In terms of pavement service life, concrete pavements could be designed to last 40-60years. According to EUPAVE, 2009, these pavements could last at least 20 years without any major maintenance. However, poor workmanship can cause them to fail within the first five years. Asphalt pavements could last 10-20 years. Nonetheless, they require resealing every 5-7 years to maintain a good-ride ability (or high present serviceability index) under medium-heavy traffic. A lower resealing time between 3-5 years usually occurs under ultra-heavy traffic or trucks with heavy axle loads (Standard design axle load is 100kN). A high macro-texture and joint widening makes concrete pavements noisy (Otieno, 2012). However, it is reported that after five years of service, concrete pavements have a superior profile ride index, riding comfort index, and friction numbers as compared to asphalt pavements (Smith et al, 2001). On the other hand, asphalt pavements perform slightly better than concrete pavements under rainy conditions. Vehicles tend to slip on concrete pavements under such conditions.
Concrete pavements provide a better fuel economy as compared to asphalt pavements. Passenger vehicles and loaded tractor trailers use 3-5% less fuel on rigid pavements as compared to flexible pavements (Bienvenu and Jiao, 2013). This is attributed to a better smoothness and high flexural stiffness of concrete. Lower fuel usage minimizes greenhouse gas emissions into the environment, especially NOx and CO2 emissions. According to the United States Environmental Protection Agency, 0.00892 metric tons of CO2 are emitted per gallon consumed while travelling exclusively on rigid pavements. CO2 emission is expected to be higher while driving on asphalt pavements. Under heavily trafficked areas around the country, concrete pavements could significantly minimize CO2 emissions into the environment. Generally, climate change is important to the travelling public as the cost of constructing and maintaining of pavements.
Concrete pavements are also reported to be cost-effective based on a life cycle cost analysis (LCCA) (Anne et al, 2011, Michael et al, 2015), especially when the average annual daily traffic (AADT) exceeds 5,000 vehicles per lane per day (Olafsson, H, 1987). Additional LCCA studies in Iceland reported a limiting AADT greater than 8,000 vehicles per lane per day for a concrete pavement choice (Jensson, P, 1993, Johannesson A, 2009). The influence of pavements on the fuel economy and the environment were excluded in the cited studies. Most LCCA studies consider fixed unit prices and discount rate of materials.
However, this method is not without limitations, changes in the long-term discount rates and construction prices significantly affects cost predictions. As an example, an assumed low rate of return could make an expensive project profitable or provide false support for a poor pavement choice. It is also quite difficult to predict the technological and economic situation of a nation over quite a long period of time like 30-50 years (the design life of most pavements especially concrete pavements).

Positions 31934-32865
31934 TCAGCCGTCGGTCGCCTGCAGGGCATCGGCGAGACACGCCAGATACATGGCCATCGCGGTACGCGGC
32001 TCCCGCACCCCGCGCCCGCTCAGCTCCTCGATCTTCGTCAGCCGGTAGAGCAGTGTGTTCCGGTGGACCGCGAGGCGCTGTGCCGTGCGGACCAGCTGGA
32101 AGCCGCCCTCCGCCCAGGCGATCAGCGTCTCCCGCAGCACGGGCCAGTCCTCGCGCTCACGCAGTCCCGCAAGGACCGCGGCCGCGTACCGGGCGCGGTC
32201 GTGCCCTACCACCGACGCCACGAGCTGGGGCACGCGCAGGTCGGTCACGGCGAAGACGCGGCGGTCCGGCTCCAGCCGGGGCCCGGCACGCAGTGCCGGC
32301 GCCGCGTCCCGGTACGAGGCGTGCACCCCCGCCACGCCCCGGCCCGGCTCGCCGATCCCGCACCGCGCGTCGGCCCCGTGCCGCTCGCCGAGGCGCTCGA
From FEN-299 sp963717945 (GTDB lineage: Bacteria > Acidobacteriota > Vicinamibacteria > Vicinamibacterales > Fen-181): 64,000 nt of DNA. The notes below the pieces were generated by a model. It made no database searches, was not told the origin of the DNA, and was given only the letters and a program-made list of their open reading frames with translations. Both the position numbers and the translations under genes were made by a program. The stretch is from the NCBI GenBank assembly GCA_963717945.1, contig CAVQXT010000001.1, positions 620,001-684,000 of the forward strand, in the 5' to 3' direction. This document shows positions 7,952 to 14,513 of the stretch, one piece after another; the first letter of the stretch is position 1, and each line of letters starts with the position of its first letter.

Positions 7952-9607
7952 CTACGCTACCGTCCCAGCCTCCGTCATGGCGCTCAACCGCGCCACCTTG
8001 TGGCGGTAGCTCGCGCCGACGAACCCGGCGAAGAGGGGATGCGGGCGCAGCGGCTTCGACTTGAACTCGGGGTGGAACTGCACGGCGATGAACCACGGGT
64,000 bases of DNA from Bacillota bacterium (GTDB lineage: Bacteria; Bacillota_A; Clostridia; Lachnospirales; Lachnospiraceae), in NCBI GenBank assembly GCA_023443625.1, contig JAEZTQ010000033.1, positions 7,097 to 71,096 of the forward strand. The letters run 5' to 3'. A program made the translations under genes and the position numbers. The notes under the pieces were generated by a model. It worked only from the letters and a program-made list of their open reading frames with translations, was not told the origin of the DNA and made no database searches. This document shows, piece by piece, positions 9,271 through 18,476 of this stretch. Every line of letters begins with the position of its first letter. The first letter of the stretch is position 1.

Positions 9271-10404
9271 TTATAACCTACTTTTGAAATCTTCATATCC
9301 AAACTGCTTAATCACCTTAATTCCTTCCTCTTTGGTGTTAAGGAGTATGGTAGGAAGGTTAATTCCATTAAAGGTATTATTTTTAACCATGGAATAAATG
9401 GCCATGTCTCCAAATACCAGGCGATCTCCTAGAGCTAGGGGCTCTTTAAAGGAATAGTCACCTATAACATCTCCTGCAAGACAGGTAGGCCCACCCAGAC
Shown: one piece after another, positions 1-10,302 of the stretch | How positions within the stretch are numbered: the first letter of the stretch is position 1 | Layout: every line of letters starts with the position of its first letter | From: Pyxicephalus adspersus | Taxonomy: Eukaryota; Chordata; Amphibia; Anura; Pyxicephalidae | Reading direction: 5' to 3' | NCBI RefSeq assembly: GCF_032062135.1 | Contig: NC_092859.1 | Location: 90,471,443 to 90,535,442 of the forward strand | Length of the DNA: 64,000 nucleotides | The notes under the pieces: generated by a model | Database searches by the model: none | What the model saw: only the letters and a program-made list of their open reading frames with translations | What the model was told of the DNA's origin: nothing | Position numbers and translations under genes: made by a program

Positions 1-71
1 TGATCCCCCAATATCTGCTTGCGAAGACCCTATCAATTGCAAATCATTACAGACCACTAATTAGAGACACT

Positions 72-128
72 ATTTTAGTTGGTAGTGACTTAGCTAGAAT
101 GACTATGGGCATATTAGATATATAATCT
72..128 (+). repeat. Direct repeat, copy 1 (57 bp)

There are other comparisons (even though not quite significant while making investment decisions). These are: (1) The production process of asphalt pavements produces harmful greenhouse gases, but even to a higher extent, the cement industry is reported to be among the highest environment polluters, (2) Strength development of concrete takes a longer time to reach the peak strength (14-28 days); before then, a pavement cannot be opened to traffic unless a fast setting cement is used. On the other hand, (1) asphalt pavements could be used within hours after completing the paving process, (2) it takes less time to build and repair an asphalt pavement, and (3) concrete pavements offer better visibility at night owing to their lighter colour (they minimize lighting costs).
In conclusion, though not a manual, this article highlights significant performance and practical distinctions between asphalt and concrete pavements, which could help in making informed and better pavement investment decisions. It is recommend that relevant engineers, policy-makers, stakeholders and road agencies consider using a life cycle cost analysis (LCCA) method (inclusive of the long-run environmental impact cost of pavements) in making decisions. The current literature on LCCA favours concrete pavements over asphalt pavements, especially under heavy traffic and in areas with high axle loaded commercial trucks. The resealing and maintenance cost associated with asphalt pavements, is mainly influenced by the degree of the rutting and cracking distresses. However, ongoing scientific research into asphalt mixtures of high modulus and elasticity is likely to solve that problem in the future. That will make asphalt pavements even more competitive on the pavement market. So, which way to go, Uganda: Asphalt pavements, concrete pavements or both?